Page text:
http://www.patheos.com/community/bibleandculture/2011/03/16/hell-no/

Hell? No??
March 16, 2011 by Ben Witherington

The subject of Hell has suddenly become front burner flame-on hot since little bits of news have been leaking out about Rob Bell’s new book Love Wins. Patheos is just beginning what will be an extended conversation on the book and the issues it raises, in what it hopes will be a charitable and constructive conversation. See here.

I have not read the book yet, but I do know the testimony of the President of Fuller Seminary, Richard Mouw, who says the book is all about Jesus and within the bounds of what could be called generous orthodoxy as opposed to stingy orthodoxy. I will write a full review when Harper sends me my copy of it, but in the meantime, let’s address the basic questions -

Does the NT teach that 1) there is a Hell, and 2) some folks are going there (not necessarily in a handbasket), and 3) they will experience eternal torment once there?

I have put the matter in three parts, because you could answer questions 1) and 2) with an emphatic yes, and in fact say no to 3). Indeed, there is a time-honored tradition of interpreting the NT to say that what happens to the damned is that they are consumed in Hell or Gehenna or the Lake of Fire — pick your favorite moniker — but then, since they are consumed, there is no eternal torment. Their suffering does not go on and on forever. And one of the possible implications of interpreting the NT this way is that when we finally get to the new heaven and new earth, only believers in Christ are left standing on the premises. Now this is certainly not universalism in the typical modern sense of the term; it’s not an “all dogs go to heaven” kind of universalism, or a Unitarian kind of universalism. This is, instead, the view that except for those who willfully and knowingly refuse to have any part in Christ and his kingdom, ‘Love Wins’.

I had a student come up to me this week who thought he had resolved the above conundrum and said we need not choose between anihilationism and eternal torment because for the person in question, the torment is forever, if by forever we mean always until he or she ceases to exist. This is an interesting spin on the old question, and worth considering especially when you actually do your homework on the Hebrew word ‘olam’ or the Greek equivalent ‘aeon’.

‘Olam’ has been loosely translated ‘forever’ but the problem with this translation, according to my esteemed colleague Bill Arnold in his 1 Samuel commentary, is twofold: 1) in the phrase berit olam (loosely forever covenant or eternal covenant) it becomes clear that olam actually means a covenant of a definitely long but unspecified duration. In other words, it doesn’t exactly seem to be a synonym for our [English] word ‘eternal’ which means infinitely going on into the future. 2) notice that we have the phrase ‘olam wu olam’ in the OT, loosely translated ‘forever and ever’. Now the phrase ‘wu olam’ is totally unnecessary if in fact ‘olam’ by itself means ‘forever’. In that case, the additional phrase is redundant. And in fact we have the same issue with the word ‘aeon’ in Greek which could be rendered ‘forever’ but it could refer to a specific period of time— an age or aeon. And sure enough we have this same redundancy with a similar Greek phrase. For example in Heb. 13.21 (in some mss.) we have the phrase ‘unto the aeon of aeons’. Why exactly would we need the ‘of aeons’ phrase at all, if ‘aeon’ itself means forever in the modern sense? Inquiring minds want to know.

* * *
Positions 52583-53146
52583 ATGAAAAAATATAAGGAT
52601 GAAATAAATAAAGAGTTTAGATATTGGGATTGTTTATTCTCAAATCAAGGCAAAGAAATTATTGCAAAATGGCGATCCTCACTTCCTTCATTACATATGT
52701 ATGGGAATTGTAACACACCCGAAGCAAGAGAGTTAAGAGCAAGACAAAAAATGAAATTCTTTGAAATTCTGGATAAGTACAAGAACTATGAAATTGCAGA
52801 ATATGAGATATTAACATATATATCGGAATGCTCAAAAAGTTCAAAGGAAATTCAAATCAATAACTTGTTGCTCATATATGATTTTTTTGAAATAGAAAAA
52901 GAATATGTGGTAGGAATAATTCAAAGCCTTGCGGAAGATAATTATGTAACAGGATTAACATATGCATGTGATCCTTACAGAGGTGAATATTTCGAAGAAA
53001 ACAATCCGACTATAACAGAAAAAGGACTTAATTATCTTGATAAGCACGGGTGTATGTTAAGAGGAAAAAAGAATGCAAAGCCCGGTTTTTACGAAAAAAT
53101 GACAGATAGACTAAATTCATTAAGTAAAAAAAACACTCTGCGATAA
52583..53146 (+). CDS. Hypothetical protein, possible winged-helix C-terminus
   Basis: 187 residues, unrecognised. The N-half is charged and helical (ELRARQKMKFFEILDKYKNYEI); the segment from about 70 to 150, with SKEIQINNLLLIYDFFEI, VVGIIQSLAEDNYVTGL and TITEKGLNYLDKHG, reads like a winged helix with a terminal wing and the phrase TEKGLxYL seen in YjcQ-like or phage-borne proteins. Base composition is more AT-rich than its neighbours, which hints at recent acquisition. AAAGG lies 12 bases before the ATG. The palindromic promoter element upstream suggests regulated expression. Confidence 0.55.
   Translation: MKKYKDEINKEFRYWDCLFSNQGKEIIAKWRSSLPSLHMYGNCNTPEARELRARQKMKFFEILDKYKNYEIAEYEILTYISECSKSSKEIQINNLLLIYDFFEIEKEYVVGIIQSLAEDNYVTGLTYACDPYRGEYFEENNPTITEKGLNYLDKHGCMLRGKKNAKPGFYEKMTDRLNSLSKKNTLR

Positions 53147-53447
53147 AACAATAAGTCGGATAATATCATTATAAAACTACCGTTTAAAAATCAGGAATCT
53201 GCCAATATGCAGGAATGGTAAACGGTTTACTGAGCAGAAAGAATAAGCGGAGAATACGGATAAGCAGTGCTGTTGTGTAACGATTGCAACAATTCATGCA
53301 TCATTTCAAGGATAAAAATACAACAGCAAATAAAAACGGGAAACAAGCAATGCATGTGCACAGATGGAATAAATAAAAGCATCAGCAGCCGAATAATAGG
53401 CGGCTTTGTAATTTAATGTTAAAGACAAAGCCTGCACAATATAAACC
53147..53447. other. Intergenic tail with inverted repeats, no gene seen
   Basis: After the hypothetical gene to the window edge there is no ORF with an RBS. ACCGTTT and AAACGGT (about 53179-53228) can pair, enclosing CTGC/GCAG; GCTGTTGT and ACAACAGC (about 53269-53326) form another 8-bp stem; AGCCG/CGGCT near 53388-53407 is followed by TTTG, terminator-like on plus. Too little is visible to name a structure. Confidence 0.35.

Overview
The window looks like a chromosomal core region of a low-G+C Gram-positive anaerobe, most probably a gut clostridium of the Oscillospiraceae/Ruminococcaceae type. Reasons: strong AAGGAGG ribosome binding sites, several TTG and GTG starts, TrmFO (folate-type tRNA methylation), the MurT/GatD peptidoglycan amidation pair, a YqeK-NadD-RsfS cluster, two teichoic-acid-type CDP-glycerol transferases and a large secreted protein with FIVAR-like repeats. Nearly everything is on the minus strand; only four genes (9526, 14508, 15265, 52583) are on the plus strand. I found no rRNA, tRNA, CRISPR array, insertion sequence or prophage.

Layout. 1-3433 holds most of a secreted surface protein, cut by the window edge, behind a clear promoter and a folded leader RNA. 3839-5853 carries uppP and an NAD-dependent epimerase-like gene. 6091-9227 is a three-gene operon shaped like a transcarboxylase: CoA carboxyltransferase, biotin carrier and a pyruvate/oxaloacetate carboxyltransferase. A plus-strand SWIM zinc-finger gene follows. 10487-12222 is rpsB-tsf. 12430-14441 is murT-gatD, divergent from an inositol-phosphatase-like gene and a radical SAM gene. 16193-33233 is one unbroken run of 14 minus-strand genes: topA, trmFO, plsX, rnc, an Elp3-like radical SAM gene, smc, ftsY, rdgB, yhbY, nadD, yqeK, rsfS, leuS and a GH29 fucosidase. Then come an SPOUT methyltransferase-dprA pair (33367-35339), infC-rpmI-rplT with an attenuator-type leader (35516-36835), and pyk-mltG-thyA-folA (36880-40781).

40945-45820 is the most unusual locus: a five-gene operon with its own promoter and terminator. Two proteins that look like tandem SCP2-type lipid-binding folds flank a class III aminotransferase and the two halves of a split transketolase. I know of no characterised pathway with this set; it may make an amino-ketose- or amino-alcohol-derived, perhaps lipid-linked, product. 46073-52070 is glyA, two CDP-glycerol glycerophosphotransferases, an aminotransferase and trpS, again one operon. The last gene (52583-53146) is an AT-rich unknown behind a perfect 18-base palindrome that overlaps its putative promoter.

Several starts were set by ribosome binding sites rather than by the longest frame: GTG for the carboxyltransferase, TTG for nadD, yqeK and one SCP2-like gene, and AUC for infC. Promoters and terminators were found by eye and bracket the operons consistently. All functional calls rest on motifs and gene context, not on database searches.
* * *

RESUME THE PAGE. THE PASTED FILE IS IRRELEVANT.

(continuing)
But what exactly does the Bible say about Hell?

Let’s start with some basic facts. Fact Onethe Old Testament says little or nothing about Hell. What it does talk about is Sheol, the land of the dead, which in Greco-Roman thinking has been called Hades. For example, in 1 Sam 28 we hear about Samuel’s shade or spirit being called up from Sheol to be consulted by the medium of Endor. Samuel is none too pleased about the summons, but he is not depicted as having been in either heaven or hell. He is simply in the land of the dead. This concept of Sheol continued on well into the New Testament era, and may well represent what Paul believes about where people have gone who have died, but who are not in Christ. For Christians, of course, Paul says “to be absent from the body is to be present with the Lord” (2 Cor. 5), but what about everyone else?